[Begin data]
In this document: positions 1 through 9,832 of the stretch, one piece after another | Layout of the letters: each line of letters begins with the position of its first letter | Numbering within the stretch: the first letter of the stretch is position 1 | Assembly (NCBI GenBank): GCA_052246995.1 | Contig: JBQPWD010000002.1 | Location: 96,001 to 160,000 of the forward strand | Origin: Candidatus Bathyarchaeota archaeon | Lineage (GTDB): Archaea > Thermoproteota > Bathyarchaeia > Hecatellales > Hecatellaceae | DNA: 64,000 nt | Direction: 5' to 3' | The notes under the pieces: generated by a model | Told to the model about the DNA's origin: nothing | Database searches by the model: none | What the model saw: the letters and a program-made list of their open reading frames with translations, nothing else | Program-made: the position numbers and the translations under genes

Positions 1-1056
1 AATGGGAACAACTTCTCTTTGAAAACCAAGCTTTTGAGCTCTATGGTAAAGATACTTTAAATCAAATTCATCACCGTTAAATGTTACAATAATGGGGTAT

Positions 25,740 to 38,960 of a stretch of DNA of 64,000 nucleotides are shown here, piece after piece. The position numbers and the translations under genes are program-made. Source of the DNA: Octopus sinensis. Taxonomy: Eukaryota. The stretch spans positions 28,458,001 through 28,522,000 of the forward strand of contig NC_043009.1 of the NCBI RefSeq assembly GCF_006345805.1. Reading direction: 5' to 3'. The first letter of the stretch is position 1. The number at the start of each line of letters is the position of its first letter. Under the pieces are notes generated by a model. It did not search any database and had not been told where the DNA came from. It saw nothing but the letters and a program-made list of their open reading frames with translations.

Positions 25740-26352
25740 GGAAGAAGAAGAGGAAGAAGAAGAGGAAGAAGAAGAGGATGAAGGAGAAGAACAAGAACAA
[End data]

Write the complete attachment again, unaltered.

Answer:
In this document: positions 1 through 9,832 of the stretch, one piece after another | Layout of the letters: each line of letters begins with the position of its first letter | Numbering within the stretch: the first letter of the stretch is position 1 | Assembly (NCBI GenBank): GCA_052246995.1 | Contig: JBQPWD010000002.1 | Location: 96,001 to 160,000 of the forward strand | Origin: Candidatus Bathyarchaeota archaeon | Lineage (GTDB): Archaea > Thermoproteota > Bathyarchaeia > Hecatellales > Hecatellaceae | DNA: 64,000 nt | Direction: 5' to 3' | The notes under the pieces: generated by a model | Told to the model about the DNA's origin: nothing | Database searches by the model: none | What the model saw: the letters and a program-made list of their open reading frames with translations, nothing else | Program-made: the position numbers and the translations under genes

Positions 1-1056
1 AATGGGAACAACTTCTCTTTGAAAACCAAGCTTTTGAGCTCTATGGTAAAGATACTTTAAATCAAATTCATCACCGTTAAATGTTACAATAATGGGGTAT

Positions 25,740 to 38,960 of a stretch of DNA of 64,000 nucleotides are shown here, piece after piece. The position numbers and the translations under genes are program-made. Source of the DNA: Octopus sinensis. Taxonomy: Eukaryota. The stretch spans positions 28,458,001 through 28,522,000 of the forward strand of contig NC_043009.1 of the NCBI RefSeq assembly GCF_006345805.1. Reading direction: 5' to 3'. The first letter of the stretch is position 1. The number at the start of each line of letters is the position of its first letter. Under the pieces are notes generated by a model. It did not search any database and had not been told where the DNA came from. It saw nothing but the letters and a program-made list of their open reading frames with translations.

Positions 25740-26352
25740 GGAAGAAGAAGAGGAAGAAGAAGAGGAAGAAGAAGAGGATGAAGGAGAAGAACAAGAACAA